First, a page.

Pharmacist training places to increase by 50% in eight years under NHS workforce plan

NHS England has committed to increasing pharmacist training places to around 5,000 by 2031/2032.
nhs logo on paper

NHS England will increase pharmacy training places by nearly 50% over the next eight years to 2031/2032 “to meet the demand for pharmacy services”, it has said in its long-awaited workforce plan.

The plan also commits to exploring “a shortened medical degree programme” for some existing healthcare professions “such as pharmacists and paramedics” — a suggestion that was first put forward by the NHS in 2020.

The ‘NHS Long Term Workforce Plan’, which was published on 30 June 2023, sets out its commitment to invest £2.4bn in education and training to address the “112,000 vacancies across the NHS workforce” as of March 2023.

According to modelling carried out by NHS England, pharmacist education and training places “are estimated to need to grow by 31–55% to meet the demand for pharmacy services, reaching 4,359–5,174 by 2032/2033”, adding that there were 3,339 training places in 2022.

The plan therefore commits to “increase training places for pharmacists by nearly 50% to around 5,000 places by 2031/2032”.

“To support this level of growth, we will expand training places for pharmacists by 29% to around 4,300 by 2028/2029, starting with initial growth in 2026/2027 when places will increase by 15%,” the plan outlines, adding that “consideration is being given to the potential of a pharmacist degree apprenticeship”.

The plan also states that the NHS would “seek to extend the success of the Additional Roles Reimbursement Scheme”, increasing the number of non-GP staff in primary care networks (PCNs) to “around 15,000” by 2036/2037.

“This expansion would be carefully managed taking into account additional training of pharmacists, to ensure the growth in workforce is sustainable, and considers the additional capacity required to staff roles across primary care,” the plan details.

In April 2023, the government rejected a recommendation made by the House of Commons Health and Social Care Committee to publish a workforce plan for the pharmacy sector, instead saying it would develop “guidance to support the introduction of shared workforce models between PCN and other pharmacist employers”.

The NHS workforce plan also committed to growing the pharmacy technician workforce “via the apprenticeship route”.

Tase Oputu, chair of the Royal Pharmaceutical Society’s English Pharmacy Board, welcomed the plan.

“With pharmacists delivering more clinical services and with growing numbers of pharmacist independent prescribers, it is really positive to see the plan commit to investing in pharmacy education and training,” she said.

“We all want to see improved support for our workforce so we can keep looking after patients, including steps to recruit and retain pharmacists within the profession. How this plan is put into practice, backed by long-term funding, will be key to its success.”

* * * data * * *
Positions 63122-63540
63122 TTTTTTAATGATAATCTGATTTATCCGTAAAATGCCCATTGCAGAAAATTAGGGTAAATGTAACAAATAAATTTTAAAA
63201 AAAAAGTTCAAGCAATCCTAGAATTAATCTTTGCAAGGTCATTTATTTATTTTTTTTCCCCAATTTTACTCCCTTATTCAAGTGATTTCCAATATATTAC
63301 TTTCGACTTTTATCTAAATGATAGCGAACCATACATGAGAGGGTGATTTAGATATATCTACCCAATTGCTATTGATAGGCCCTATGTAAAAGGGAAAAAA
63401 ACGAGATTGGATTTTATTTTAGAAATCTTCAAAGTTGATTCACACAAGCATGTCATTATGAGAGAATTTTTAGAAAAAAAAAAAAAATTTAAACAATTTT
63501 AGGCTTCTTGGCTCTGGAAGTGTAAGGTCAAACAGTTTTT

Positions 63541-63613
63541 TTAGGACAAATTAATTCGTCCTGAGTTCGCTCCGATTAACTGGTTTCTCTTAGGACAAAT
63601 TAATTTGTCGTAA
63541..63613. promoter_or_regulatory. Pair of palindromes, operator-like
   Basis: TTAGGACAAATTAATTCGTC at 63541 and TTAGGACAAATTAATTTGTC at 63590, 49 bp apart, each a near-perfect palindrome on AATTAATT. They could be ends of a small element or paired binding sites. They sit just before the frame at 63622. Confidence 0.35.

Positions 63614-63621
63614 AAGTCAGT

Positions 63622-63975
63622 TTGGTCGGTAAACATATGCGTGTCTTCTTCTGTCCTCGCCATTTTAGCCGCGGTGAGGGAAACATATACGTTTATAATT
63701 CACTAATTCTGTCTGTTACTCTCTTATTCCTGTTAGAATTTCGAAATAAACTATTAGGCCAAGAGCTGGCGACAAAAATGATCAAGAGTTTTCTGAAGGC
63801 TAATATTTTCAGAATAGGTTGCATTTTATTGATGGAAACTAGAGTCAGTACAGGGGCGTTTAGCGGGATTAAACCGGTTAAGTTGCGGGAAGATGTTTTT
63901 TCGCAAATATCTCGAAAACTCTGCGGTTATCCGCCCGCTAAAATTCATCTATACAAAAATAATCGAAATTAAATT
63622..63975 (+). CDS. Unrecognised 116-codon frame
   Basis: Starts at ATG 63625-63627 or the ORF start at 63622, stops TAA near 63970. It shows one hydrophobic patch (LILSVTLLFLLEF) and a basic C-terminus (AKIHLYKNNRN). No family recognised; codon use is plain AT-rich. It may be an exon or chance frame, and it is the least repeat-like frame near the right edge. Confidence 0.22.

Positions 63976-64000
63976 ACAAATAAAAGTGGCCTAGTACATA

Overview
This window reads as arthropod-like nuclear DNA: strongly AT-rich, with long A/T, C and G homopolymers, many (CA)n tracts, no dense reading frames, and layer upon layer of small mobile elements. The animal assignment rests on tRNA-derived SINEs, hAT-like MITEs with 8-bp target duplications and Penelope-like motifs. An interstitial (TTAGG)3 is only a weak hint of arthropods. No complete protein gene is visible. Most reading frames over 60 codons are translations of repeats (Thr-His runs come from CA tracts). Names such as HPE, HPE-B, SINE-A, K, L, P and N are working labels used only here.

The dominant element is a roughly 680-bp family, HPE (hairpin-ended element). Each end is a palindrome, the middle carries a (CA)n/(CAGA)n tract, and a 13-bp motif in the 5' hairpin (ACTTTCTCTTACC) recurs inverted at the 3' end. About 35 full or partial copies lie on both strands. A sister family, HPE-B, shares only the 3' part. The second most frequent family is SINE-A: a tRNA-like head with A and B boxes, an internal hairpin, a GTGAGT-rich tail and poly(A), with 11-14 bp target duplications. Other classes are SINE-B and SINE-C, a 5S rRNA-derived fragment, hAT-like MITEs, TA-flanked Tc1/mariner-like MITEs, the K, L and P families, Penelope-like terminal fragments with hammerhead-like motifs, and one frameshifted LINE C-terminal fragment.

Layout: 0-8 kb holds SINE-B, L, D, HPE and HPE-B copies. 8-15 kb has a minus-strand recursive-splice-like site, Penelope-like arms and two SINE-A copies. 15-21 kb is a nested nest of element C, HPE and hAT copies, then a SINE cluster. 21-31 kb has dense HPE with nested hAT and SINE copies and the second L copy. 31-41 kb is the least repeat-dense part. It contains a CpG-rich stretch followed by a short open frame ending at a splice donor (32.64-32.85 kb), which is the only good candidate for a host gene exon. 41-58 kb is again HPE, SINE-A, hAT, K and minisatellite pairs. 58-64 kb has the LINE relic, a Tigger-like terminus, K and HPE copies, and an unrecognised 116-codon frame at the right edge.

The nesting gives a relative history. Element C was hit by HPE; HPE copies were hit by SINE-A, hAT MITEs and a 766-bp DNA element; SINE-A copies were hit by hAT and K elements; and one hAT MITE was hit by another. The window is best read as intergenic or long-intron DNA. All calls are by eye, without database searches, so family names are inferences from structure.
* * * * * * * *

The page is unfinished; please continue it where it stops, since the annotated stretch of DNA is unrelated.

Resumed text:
Alastair Buxton, director of NHS services at Community Pharmacy England, said: “The success or failure of this workforce plan will depend on its implementation.

“NHS England must not repeat previous mistakes — the failure to plan properly for the impact of the ARRS scheme on community pharmacies has been disastrous for many pharmacy owners and we need assurance that pharmacy will not fall through the gaps as systems take on responsibility for workforce planning, including the need for them to work with local pharmaceutical committees in England.”

Box: Independent prescribing

The NHS workforce plan reiterates pharmacy education and training plans for all newly qualified pharmacists to become independent prescribers at the point of registration from 2026.

A letter from David Webb, chief pharmaceutical officer for England published alongside the workforce plan, said the NHS was working on “strategies for increasing access to prescribing supervision.”

This includes “the procurement of 500 training places for Designated Prescribing Practitioner (DPP) supervision skills development in 2023, ensuring the NHS is ready to support and mentor the new workforce of independent prescribers from 2026”.

This comes after pharmacists warned of a shortage of DPPs, partly because the majority of roles are unpaid, making it difficult to justify taking the position.

In March 2023, Health Education England tendered a contract worth £500,000 for a provider to train 500 community pharmacists to become DPPs by the end of March 2024.

A joint statement from Mark Lyonette, chief executive of the National Pharmacy Association, and Malcolm Harrison, chief executive of the Company Chemists’ Association, published on 30 June 2023, said: “First announced back in 2021, independent prescribing (IP) changes will create a once in a generation opportunity — the NHS must now be clearer on the opportunities prescribing pharmacists will have in the future. Plans to upskill the existing workforce to become IPs must also gather pace, the need is now and we must work together to realise opportunity.”

  • This article was updated on 30 June 2023 to include additional comment and information
Last updated
The Pharmaceutical Journal, PJ, June 2023, Vol 310, No 7974;310(7974)::DOI:10.1211/PJ.2023.1.190127

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